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Starmount Vespers
SATB choir, string orchestra - [15'] - 2016

Starmount Vespers is an oratorio-style composition for SATB choir and string orchestra on the subjects of cyclicity and self-similarity.  Cyclical phenomena are widespread in the natural world (day and night, sleeping and waking, seasons, tides, etc.) and occur on many structural levels.  Starmount Vespers seeks to exemplify these harmonious relationships in both text and music, drawing influence from other cyclical works (such as Orff's Carmina Burana and Vivaldi's Gloria), the Prouhet-Thue-Morse sequence, and the compositional approaches of Danish composer Per Nørgård.  Nørgård's third symphony, in particular, is a mature representation of his melodic, harmonic, and rhythmic self-similar structures and informed much of Starmount Vespers' composition.

The texts were selected from the poetry of Thomas Hardy, H.P. Nichols, and Alfred, Lord Tennyson, and were adapted by the composer to better fit the narrative.  The resulting fifteen-minute composition both delivers a textual narrative on self-similarity and, through fractal patterns embedded in the musical parameters, embodies the text.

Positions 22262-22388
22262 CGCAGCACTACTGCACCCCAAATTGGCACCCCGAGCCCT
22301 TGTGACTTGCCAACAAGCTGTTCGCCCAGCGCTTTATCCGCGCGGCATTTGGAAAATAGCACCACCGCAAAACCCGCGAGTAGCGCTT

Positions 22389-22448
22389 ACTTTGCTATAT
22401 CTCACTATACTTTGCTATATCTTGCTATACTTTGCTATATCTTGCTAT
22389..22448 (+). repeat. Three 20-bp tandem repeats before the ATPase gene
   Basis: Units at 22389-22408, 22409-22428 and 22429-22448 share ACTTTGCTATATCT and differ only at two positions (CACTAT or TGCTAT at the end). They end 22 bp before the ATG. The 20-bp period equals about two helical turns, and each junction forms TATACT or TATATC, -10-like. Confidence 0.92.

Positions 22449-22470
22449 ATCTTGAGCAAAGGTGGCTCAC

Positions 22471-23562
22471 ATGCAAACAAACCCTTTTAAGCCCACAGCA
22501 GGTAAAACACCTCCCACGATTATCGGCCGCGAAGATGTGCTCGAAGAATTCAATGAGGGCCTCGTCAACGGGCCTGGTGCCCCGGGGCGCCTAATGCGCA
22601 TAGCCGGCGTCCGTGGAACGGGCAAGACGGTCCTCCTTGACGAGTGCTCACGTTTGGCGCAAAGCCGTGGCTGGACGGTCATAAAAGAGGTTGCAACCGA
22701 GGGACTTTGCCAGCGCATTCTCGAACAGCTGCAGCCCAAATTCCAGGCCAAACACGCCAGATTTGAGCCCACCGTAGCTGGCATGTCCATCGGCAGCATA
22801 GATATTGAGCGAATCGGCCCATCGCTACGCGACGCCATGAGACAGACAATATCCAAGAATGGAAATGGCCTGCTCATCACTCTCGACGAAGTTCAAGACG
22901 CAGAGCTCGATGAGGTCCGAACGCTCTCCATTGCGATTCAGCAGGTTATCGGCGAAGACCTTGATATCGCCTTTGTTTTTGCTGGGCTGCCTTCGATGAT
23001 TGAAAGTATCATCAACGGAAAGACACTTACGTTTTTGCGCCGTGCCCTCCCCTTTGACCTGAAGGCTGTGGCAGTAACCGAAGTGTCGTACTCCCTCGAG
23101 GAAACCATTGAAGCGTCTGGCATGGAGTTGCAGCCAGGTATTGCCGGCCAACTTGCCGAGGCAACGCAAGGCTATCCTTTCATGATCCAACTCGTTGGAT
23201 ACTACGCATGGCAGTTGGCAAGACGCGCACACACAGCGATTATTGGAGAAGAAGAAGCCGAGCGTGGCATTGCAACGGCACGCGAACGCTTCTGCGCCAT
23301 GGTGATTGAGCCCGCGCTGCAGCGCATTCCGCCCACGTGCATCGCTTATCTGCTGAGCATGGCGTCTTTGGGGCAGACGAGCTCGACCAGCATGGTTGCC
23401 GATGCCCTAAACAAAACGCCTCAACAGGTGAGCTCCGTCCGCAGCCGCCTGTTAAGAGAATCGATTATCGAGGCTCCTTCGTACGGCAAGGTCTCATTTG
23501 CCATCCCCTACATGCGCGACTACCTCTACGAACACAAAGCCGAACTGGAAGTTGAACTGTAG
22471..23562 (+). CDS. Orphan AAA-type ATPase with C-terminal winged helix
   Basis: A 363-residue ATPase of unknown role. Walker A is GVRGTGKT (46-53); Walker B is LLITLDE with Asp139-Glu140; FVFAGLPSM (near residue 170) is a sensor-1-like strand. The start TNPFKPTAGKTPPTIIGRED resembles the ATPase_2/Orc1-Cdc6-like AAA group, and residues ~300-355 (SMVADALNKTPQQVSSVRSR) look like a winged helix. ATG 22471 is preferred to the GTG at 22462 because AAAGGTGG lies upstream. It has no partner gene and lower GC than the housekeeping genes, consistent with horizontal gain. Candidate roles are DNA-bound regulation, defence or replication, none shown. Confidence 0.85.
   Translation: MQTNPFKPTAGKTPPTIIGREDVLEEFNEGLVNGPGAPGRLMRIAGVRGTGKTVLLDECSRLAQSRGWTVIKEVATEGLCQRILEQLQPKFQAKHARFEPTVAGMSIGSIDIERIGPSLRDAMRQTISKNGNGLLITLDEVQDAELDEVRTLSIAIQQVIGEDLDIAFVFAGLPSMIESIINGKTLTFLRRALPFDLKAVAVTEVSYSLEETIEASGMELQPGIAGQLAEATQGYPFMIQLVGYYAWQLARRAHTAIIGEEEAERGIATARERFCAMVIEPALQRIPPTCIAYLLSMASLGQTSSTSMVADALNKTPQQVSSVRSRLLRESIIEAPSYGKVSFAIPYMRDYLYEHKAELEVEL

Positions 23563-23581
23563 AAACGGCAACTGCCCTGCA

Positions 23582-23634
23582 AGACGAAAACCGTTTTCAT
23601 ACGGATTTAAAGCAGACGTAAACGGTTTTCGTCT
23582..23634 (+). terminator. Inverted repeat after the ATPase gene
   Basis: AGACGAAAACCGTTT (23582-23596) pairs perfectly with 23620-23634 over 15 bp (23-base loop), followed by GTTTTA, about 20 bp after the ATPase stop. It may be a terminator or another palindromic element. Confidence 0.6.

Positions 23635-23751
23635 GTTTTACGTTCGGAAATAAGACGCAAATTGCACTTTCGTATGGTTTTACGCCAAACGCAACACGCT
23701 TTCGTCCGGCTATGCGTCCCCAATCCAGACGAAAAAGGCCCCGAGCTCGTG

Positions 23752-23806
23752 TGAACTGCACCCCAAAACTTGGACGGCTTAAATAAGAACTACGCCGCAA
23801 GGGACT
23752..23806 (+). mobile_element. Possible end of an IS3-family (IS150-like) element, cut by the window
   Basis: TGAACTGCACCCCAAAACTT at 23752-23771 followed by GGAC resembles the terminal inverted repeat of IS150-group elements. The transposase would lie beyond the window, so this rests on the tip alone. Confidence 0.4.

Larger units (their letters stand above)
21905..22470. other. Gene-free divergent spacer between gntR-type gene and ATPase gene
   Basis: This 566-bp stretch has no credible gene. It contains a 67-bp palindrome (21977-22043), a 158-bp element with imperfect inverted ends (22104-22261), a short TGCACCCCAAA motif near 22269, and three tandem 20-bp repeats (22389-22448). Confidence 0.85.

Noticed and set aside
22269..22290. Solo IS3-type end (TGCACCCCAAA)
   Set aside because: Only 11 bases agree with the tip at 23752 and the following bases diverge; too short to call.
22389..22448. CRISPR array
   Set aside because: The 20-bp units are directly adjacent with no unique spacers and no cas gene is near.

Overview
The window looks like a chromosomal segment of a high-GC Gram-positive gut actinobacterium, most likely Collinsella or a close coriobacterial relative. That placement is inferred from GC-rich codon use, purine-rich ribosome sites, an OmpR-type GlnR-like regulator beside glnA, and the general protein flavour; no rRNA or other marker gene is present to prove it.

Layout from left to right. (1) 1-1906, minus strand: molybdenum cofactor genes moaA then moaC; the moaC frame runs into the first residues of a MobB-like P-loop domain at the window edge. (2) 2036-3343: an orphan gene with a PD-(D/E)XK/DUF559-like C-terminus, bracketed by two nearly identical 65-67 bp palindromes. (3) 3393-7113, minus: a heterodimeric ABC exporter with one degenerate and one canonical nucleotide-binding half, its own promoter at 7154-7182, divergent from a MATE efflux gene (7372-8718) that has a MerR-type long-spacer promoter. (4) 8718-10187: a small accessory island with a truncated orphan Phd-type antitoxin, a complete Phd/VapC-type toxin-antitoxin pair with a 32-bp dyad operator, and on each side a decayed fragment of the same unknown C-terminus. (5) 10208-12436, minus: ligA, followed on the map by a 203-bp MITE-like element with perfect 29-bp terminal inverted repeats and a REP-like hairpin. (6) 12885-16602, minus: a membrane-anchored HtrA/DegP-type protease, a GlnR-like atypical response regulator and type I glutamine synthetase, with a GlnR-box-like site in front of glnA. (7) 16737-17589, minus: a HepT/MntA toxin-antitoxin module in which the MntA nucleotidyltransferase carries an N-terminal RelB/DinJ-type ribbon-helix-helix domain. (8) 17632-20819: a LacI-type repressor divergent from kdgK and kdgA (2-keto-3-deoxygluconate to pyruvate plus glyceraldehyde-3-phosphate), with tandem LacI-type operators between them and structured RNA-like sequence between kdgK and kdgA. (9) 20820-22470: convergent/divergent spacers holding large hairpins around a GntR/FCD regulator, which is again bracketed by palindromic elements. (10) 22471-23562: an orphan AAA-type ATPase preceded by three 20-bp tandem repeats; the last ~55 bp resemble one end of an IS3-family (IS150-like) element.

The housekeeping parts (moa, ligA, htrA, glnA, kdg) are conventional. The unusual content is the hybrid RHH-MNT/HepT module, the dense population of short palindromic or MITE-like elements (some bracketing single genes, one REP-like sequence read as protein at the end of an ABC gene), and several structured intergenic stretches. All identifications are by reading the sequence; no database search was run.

CONTACT THE COMPOSER for score perusal and purchase information

Over the Wing
string orchestra - [7'30] - 2014

"...Ash Stemke’s Over the Wing soared with such lift and polyphonic beauty that one wanted to hear it again."
-Steven Kruger, New York Arts

"...a very attractive seven-minute essay for strings...that begins with a lot of energy and excitement and manages to sustain both plus considerable listener interest for its duration."
-John W. Lambert, Classical Voice of North Carolina

Commissioned by the UNC Lab Orchestra, Vincent L. Povázsay, conductor as a concert opener for the April 13, 2014 concert in Chapel Hill, NC.


Barú Nocturne
symphonic orchestra - [6'] - 2013

Barú Nocturne was awarded Highest Honors at UNC-Chapel Hill as Ash's Senior Honors Thesis project. In 2013, it won the Thelma Thompson Composition Award.

Compositionally, Barú Nocturne uses a twelve-tone row although the whole composition does not strictly follow the 12-tone technique.  Instead, the row was used to make various compositional decisions throughout the writing process to unify the different sections of the work.

The Row: Eb-Gb-D-Ab-C-Db-B-G-Bb-E-F-A